Reuters special report guides brands on avoiding pitfalls in Asia

By Michelle Yeomans

- Last updated on GMT

Related tags South korea Trademark

Reuters special report guides brands on avoiding pitfalls in Asia
Market research firm Reuters has compiled a special report on how multinational companies can develop successful brand strategies in South Korea and how they can avoid potential pitfalls that minimise profitability, dilute brand value and erode competitive advantages. 

Asia's fourth largest economy has undergone rapid consumer growth and a revolution in intellectual property enforcement that has created numerous opportunities and challenges for multinational brands in the area of trademark filing. 

According to the report; ‘Trademarks in South Korea: Branding the New Cultural Wave​,' this strong culture of intellectual property protection, combined with broad-based economic growth, resulted in a 171 per cent increase in trademark filing over the last 15 years, with analysts projecting continued growth for this market.

Reuters noted that this level of trademarking activity represents approximately 4.13 per cent of all trademarks filed globally in 2011.


According to the report, the Republic of Korea’s economy grew at 6.2 per cent in 2010 and continues to be one of the fastest growing economies among members of the Organization for Economic Cooperation and Development (OECD).

It further highlights that South Korean companies are prolific filers of patent and trademark applications for inventions, products and brands while western brands have also started brand-building with several major names showing up everywhere from Seoul to Guangju.

Michael Alge, a partner with Marks & Clerk, a leading global patent and trademark law firm says; “South Korea presents a wealth of opportunity for brand-owners looking to expand their presence and establish themselves not only in South Korea but their peripheral markets as well​.”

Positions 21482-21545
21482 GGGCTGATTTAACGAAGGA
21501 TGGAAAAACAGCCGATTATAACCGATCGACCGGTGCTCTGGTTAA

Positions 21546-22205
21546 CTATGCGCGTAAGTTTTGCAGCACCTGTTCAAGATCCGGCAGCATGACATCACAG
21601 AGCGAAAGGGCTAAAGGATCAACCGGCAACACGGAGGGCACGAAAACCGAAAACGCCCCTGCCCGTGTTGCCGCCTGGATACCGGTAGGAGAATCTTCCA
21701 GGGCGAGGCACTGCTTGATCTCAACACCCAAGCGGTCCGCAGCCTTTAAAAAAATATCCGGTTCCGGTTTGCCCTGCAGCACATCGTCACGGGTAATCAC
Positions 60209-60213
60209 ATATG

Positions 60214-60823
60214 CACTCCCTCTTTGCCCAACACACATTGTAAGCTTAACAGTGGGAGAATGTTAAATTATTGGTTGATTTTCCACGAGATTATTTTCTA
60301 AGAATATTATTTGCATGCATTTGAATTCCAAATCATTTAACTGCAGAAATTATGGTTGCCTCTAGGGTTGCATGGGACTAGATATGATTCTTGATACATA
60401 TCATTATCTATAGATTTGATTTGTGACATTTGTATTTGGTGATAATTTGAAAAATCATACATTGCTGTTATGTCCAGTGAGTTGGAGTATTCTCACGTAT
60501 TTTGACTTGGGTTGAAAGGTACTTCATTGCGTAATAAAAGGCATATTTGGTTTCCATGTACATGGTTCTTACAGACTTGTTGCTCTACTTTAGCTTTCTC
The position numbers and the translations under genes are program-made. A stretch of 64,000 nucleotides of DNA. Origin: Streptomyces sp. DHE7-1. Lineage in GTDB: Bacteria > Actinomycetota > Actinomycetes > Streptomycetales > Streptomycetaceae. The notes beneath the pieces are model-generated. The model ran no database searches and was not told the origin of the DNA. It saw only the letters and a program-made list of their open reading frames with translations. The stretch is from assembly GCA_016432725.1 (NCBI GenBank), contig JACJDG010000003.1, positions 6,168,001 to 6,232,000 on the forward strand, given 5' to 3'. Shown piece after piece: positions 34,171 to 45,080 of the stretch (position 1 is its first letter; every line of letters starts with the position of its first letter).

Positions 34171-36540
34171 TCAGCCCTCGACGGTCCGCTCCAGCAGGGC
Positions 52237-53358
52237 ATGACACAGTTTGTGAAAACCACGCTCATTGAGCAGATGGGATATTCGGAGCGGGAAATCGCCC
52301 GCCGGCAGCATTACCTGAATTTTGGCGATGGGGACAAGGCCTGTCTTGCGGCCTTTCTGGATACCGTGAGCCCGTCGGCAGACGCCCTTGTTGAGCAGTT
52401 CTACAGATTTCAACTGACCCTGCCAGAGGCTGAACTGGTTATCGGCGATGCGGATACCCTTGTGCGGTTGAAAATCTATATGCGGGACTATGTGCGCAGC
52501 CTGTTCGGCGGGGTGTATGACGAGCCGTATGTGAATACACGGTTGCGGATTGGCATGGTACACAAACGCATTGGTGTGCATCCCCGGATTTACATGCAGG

Similar to preparing for brand expansion strategy in China, the report warns that multinational companies looking to file for trademark protection in South Korea must be prepared to encounter numerous challenges.

Alge outlines some of the biggest concerns for Western brands as translating the message into a foreign language,  targetting the right consumer, if there is an existing market for the good and lastly if the pricing structure is competitive enough for the Korean marketplace.

In terms of solutions, he offers that there is no perfect strategy for protecting multinational trademarks but that with the right cultural know-how, investment of time and resources, and working directly with South Korean IP specialists to navigate the regulatory framework, will put brand owners in the best position to build a strong consumer base in the country.

Three key steps to successful trademarking

The South Korean government is vigilant in its enforcement of trademark law, creating an environment that better protects brand owners’ assets. Based on an analysis of the industry’s current thinking, Reuters says there are three steps to note to success.

File early, file often: South Korea’s first-to-file system for trademark registration makes it essential for brand owners to file a mark well in advance of a Korean brand introduction.

Actively track your trademark portfolio: It is not essential to show use of a mark at the time of registration, but registered marks not in use more than three years are vulnerable to cancellation.

Plan with all senses: Since South Korea allows brands to file applications for marks in both sound and smell, it is important for brands to focus on not just what the brand means but also how it looks and sometimes even smells.

Top Filing Companies

Amongst companies registering the most trademarks in 2011, cosmetic company Amorepacific ranked second on the list.  In the last year it has continued its focus on the Asia market with its Sulwhasoo skin care serum.

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